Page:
After last year's record year, the joy of the Finnish real estate market continues, according to data from Datscha Real Estate.
And foreign interest is still very strong.
Both 2016 and 2017 are the record years for the commercial real estate market in Finland.
Ten months until 2018, a major activity continues. By October, real estate transactions ended up by 7.5 billion euros, which is 77 billion Swedish kronor in Finland, an increase of 3 percent compared to the same period last year.
"Finland has several reasons to celebrate 100 years of independence," said Kristina Andersson, chief analyst at Datscha Real Estate, at the real estate market. "We are seeing big volumes going on," says Kristina Andersson, a senior analyst at Datscha Real Estate.
Reason for a strong real estate market is the economy of Finland, says Kristina Andersson.
With a 2.8 percent growth, 2018 will be the third year in a row with an increase, according to the International Monetary Fund of the IMF. By 2018, according to expert estimates, the Finnish branch of GDP reached the highest levels before the financial crisis. At the same time, according to IMF data, unemployment has reached the lowest level since 2011.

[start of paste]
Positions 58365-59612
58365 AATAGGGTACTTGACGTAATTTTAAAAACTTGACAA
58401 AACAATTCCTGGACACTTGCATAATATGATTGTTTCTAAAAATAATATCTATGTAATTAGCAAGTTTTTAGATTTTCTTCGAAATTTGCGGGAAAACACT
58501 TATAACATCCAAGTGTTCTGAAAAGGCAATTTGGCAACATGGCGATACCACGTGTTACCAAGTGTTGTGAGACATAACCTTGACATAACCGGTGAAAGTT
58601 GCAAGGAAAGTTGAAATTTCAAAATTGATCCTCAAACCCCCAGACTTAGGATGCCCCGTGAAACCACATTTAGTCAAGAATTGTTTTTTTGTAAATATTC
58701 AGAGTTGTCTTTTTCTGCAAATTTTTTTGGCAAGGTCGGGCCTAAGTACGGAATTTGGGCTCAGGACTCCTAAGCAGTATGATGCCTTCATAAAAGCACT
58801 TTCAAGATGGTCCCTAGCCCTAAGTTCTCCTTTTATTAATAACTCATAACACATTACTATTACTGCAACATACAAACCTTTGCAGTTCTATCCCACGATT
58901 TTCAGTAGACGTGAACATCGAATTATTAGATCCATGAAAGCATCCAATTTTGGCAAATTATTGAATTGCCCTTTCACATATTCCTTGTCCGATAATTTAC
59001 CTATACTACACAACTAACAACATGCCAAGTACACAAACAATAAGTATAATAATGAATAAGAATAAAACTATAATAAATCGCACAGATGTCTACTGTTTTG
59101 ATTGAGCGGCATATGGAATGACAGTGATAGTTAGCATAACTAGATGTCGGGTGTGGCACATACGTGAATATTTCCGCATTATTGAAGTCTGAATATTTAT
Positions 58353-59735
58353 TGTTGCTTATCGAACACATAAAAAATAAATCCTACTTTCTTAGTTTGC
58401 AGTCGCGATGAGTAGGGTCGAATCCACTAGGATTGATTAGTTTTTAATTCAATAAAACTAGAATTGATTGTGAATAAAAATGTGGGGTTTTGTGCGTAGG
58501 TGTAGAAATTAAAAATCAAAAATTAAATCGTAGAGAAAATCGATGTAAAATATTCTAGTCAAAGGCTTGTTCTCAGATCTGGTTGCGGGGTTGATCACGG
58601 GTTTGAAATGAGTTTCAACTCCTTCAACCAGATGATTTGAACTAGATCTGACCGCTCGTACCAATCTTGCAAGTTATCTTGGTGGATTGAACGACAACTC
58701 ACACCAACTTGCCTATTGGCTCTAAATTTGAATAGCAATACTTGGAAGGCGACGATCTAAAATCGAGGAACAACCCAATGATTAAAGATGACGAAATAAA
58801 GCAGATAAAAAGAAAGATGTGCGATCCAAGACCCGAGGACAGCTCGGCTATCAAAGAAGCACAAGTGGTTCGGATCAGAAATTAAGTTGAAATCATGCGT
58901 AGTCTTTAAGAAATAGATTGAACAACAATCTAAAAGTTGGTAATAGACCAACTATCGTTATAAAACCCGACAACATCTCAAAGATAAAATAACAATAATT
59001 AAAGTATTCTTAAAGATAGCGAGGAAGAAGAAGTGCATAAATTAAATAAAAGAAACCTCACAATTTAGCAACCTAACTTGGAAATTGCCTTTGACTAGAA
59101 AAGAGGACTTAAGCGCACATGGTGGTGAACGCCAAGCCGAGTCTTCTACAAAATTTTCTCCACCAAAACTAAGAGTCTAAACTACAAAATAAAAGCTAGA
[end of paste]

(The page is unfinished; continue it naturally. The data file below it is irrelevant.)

"The Finnish economy is rising after ten years of stagnation and growth has even surpassed Sweden over certain periods," says Kristina Andersson.
Foreign capital is still standing for a high percentage of transaction volume. Last year, foreign buyers accounted for 70%, compared to 29% in 2016. So far this year foreign investors accounted for 57%.
"The still low interest rate in the eurozone creates large capital flows in the countries with good growth, which was done by Finland's warm market. Increased market activity, an attractive level of return and less competition compared to the Swedish market, for example, create good conditions for increasing investment from abroad, "says Kristina Andersson.
Business properties in the transaction market exceed 32%, followed by commercial and residential buildings of 25% and 16%, says Datsch.
According to Datsch, Storhelsingfors, or cities of Helsinki, Vantaa and Espoo, account for 54% of the annual volume of transactions.